The Philadelphia Diversion Court Unit is managed by the District Attorney's Office. The criminal courts in Philadelphia have continued their development of diversionary initiatives and programs involving alternative sentencing. They now maintain a host of these programs including Domestic Violence Diversion, Mental Health Court, Future Forward, and more. These provide opportunities for defendants to move forward without a criminal record and avoid the often difficult “collateral consequences” that result.
Requirements for Entry
The Philadelphia Intermediate Punishment (IP) Non-DUI Program is divided into two distinct parts. The County Intermediate Punishment Program is designed for those with no past or current offenses that are violent. The State Intermediate Punishment Program is designed for those with no past or current offenses that are violent; however, they may have some prior criminal convictions. In both cases, the offenders are drug and/or alcohol dependent.
The defendants in these actions will enter a guilty plea to the charges. The offenders will begin with an evaluation called Forensic Intensive Recovery (FIR). This assessment is used to decide on the course of treatment that is best suited for the individual. The three options for treatment are as follows:
- Intensive Outpatient: This requires one year of Intermediate Punishment that includes six months of house arrest. The offender will perform community service for 40 hours and be subject to two years of probation.
- Short-Term Inpatient: This requires one year of Intermediate Punishment that includes three months of house arrest. The offender will complete community service for 40 hours and be subject to two years of probation.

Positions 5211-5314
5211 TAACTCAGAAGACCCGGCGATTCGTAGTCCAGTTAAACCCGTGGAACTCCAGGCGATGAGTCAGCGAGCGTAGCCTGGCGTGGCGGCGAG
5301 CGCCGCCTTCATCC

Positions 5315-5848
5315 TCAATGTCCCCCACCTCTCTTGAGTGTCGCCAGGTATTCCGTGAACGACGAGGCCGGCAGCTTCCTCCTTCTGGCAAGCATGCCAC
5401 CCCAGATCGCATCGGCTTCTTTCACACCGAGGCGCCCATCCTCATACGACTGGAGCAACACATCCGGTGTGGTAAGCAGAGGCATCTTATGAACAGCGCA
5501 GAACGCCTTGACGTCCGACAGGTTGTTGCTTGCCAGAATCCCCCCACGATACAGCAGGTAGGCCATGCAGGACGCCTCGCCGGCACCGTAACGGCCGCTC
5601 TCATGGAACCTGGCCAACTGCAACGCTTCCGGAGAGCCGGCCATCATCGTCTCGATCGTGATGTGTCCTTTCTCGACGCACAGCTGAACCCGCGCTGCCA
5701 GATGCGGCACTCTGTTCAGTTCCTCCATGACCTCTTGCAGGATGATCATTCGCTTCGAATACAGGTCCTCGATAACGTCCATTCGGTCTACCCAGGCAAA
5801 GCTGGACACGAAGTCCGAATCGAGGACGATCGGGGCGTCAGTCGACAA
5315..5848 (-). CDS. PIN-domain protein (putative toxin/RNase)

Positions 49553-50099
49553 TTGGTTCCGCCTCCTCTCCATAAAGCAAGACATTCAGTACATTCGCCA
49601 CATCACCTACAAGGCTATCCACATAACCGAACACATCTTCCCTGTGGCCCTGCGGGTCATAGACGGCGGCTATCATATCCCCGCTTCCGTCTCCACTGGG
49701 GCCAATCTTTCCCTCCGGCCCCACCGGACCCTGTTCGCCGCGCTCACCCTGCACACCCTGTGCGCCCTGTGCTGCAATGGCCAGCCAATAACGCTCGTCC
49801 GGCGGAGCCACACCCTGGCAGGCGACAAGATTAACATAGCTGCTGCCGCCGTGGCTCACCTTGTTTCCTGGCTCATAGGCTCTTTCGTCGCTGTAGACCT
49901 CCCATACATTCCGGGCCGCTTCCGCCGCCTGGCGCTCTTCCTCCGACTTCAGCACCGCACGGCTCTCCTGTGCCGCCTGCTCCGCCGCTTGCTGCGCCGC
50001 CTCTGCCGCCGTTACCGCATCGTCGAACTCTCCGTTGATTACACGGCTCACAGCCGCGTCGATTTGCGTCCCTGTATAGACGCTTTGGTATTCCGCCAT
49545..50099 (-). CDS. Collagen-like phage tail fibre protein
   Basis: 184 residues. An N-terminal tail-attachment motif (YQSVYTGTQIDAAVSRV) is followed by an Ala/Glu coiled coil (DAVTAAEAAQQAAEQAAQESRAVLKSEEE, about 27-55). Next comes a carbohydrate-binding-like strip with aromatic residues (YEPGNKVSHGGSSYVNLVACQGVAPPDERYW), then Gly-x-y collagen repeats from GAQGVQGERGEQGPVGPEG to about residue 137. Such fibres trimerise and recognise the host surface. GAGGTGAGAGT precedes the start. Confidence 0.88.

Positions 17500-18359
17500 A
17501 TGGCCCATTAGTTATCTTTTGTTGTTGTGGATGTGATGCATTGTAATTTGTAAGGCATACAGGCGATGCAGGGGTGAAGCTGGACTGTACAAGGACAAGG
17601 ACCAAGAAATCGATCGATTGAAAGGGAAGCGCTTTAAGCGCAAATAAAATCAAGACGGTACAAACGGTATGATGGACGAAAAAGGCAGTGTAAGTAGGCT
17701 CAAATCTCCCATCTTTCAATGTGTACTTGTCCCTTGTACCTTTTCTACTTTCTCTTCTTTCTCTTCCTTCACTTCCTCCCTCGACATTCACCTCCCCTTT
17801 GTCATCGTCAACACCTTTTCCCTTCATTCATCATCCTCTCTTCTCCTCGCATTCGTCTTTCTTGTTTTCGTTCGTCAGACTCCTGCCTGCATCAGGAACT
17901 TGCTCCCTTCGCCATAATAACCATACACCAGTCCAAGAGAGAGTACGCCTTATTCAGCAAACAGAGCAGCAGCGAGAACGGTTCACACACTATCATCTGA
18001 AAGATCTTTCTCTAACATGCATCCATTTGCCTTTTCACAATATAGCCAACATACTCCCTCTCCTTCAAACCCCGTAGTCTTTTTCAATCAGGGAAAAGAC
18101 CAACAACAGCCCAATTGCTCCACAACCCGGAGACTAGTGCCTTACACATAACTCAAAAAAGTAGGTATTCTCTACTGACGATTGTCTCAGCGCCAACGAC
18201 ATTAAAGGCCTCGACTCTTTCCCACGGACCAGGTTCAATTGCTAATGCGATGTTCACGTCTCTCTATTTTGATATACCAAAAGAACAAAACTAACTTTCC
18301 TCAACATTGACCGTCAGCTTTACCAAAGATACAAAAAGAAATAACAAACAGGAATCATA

- Long-Term Inpatient: This requires one year of Intermediate Punishment that includes performing community service for 40 hours and serving two years on probation.
Two Tiers of County Intermediate Punishment
- Tier 1: Offenders that are on Level 3 of the Sentencing Matrix are placed here. It does not involve house arrest. Defendants must complete their treatment plan that was established in FIR. The total process involves two years of probationary supervision, with one year being intensive. A probation officer may visit the offender's home or the offender will visit the probation office regularly.
- Tier 2: Offenders that are on Level 4 of the Sentencing Matrix are placed here. The length of probation and house arrest are determined at the discretion of the probation staff.
State Intermediate Punishment
The State IP program is typically an alternative to serving a prison sentence. Drug evaluation is conducted by the Department of Corrections. They generate a report for the court within 60-days. The defendant may be sentenced to Intermediate Punishment for 24 months. There will be an initial sentence at a state institution and the following:
- At least seven months in a correctional facility and at least two months in drug and alcohol treatment
- At least two months of inpatient drug and alcohol treatment at a community facility
- At least six months of outpatient drug and alcohol treatment
- Offenders are “reintegrated” into the community
Those who are not appropriate for drug and alcohol treatment are eligible for an alternative offered by the prosecutor. The District Attorney's Office will use its discretion in the conditions of alternative sentencing. Minor violations of the conditions may result in sanctions being imposed. There is no eligibility for expungement in these options.
Philadelphia Criminal Defense Attorney
Are you facing accusations of committing a criminal offense? Joseph D. Lento has represented clients for many years in criminal matters. He will analyze the evidence, facts, and circumstances to craft an effective strategy of defense. For a complimentary case evaluation, contact the office at (215) 535-5353 today.